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Why wouldn’t you run a candidate?

August 1st, 2008 at 08:49am

I honestly don’t understand the thinking of the powers-that-be in the Labor Party on this one.

By-elections for the federal seats of Mayo and Lyne will be held on September 6.

The polls come as a result of the resignations from parliament of former foreign minister ALEXANDER DOWNER .. and former Nationals leader MARK VAILE.

House of Representatives speaker HARRY JENKINS says he’ll issue writs for the by-elections on Monday .. rolls will close on August 8 .. and nominations close on August 14.

The government will not run a candidate in Mayo .. and is not expected to run one in Lyne.

At last year’s federal election, Labor recorded a rather large swing towards them in Mayo as the AEC results show.

Alexander Downer won the ballot for the Liberal Party with 45,893 votes (51.08%) which was a pretty reasonable distance ahead of the ALP’s Mary Brewerton who received 27,957 votes (31.12%). Admittedly it is quite a gap, however Ms. Brewerton had a swing towards her of 14.63% whilst Mr. Downer had a swing against him of 2.56%. With the swing clearly showing that a large number of people lost confidence in Liberal Party, if you were the Labor Party, wouldn’t you at least try to play the “Alexander Downer ditched you, but we’re here for the long haul” card?

The seat of Lyne is a similar story according to the AEC.

Mark Vaile won for the National Party with 41,319 votes (52.26%), ahead of the Labor Party’s James Langley who managed to receive 25,358 votes (32.07%). The swing wasn’t as exciting as the one in Mayo; Mr. Vaile lost 4.44% and Mr. Langley gained 5.52%, but there is still plenty of votes to gain with the “we respect your decision to vote for us” campaign.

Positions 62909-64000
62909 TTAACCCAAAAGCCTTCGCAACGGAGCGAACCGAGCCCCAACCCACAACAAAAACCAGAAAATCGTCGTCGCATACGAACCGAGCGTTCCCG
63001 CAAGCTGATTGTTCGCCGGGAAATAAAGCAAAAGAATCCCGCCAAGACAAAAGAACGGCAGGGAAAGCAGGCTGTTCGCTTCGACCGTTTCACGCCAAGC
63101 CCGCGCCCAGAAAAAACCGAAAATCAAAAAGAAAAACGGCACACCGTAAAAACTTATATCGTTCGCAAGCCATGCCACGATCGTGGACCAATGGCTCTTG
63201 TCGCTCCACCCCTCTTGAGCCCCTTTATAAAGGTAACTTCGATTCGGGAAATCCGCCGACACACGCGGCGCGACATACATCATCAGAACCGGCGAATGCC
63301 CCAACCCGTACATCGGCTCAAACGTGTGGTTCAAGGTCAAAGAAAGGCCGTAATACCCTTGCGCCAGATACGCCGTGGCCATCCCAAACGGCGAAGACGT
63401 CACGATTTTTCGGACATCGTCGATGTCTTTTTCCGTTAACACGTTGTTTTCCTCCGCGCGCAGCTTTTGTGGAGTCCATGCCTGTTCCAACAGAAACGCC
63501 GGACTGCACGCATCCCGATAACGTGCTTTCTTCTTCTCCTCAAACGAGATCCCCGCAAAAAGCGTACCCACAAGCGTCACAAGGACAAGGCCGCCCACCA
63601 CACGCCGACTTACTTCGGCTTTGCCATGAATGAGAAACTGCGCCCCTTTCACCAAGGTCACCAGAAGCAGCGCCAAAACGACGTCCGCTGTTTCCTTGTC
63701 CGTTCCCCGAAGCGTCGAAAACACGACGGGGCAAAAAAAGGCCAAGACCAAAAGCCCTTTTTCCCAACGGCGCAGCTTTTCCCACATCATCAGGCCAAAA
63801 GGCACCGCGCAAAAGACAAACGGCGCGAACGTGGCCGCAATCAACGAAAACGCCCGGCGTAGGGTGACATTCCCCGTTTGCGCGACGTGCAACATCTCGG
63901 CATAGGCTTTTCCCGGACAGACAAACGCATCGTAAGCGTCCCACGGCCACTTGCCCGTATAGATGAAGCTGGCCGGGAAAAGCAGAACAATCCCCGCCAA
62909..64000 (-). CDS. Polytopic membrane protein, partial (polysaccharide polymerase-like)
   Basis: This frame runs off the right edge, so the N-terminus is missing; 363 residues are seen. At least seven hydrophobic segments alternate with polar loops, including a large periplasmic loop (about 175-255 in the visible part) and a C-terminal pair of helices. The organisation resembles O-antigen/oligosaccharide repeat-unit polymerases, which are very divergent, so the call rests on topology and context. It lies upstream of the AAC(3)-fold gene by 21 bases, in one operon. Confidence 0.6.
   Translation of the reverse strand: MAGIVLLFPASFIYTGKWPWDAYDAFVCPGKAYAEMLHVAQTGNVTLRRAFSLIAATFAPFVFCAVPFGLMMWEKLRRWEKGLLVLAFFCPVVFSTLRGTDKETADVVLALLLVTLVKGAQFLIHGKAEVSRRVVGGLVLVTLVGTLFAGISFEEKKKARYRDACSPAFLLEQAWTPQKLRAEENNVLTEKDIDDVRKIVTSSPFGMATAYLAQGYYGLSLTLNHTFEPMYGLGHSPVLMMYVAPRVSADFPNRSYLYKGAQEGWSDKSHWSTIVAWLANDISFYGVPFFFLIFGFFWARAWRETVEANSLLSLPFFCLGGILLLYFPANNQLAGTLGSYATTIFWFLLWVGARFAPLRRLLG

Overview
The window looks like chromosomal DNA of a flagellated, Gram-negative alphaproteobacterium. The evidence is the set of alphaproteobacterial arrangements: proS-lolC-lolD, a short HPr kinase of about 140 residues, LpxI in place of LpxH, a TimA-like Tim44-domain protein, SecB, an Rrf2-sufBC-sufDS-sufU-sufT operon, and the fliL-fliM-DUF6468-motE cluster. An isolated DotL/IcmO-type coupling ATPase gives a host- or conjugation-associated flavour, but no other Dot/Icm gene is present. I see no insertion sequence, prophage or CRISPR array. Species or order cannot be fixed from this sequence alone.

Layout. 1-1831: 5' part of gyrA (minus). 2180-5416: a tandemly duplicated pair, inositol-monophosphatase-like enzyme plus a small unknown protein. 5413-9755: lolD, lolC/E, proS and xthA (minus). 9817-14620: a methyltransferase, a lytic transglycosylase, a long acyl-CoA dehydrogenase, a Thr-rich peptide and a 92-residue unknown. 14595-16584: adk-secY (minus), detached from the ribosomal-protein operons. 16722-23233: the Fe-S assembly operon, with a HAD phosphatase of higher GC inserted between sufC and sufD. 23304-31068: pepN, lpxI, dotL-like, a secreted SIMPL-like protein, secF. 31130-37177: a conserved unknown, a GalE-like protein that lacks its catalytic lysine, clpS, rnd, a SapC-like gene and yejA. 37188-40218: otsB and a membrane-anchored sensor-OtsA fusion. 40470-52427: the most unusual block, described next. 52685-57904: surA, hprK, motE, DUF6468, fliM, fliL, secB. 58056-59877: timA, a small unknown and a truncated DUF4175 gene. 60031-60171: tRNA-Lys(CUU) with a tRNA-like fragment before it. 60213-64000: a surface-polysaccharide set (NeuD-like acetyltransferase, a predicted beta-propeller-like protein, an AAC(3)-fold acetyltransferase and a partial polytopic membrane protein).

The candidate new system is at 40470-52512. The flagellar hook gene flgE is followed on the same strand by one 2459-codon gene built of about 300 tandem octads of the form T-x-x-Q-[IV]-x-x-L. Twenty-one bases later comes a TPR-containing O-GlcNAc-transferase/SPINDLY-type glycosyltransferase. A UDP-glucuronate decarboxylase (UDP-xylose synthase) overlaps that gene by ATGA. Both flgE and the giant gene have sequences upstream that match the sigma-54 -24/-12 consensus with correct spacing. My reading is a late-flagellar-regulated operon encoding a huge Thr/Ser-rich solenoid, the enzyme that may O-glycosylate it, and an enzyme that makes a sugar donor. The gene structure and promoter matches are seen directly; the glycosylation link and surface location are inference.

I’m not saying that it would be a definite win for Labor in either of these seats, but surely it’s worth a shot? Or was their 2007 election victory over the coalition and the independents by 83 seats to 65 to 2, giving them a majority of the House of Representatives, enough to make them believe that as long as they have a majority, those who didn’t vote for them last time are of no importance?

At the very least, wouldn’t you want to take advantage of good opinion polls while they’re here and give yourself a shot at having the advantage of incumbency at the next general election?

Oh well, if they want to waste a good opportunity, who am I to try and stop them?

Samuel

Entry Filed under: General News,Samuel's Editorials

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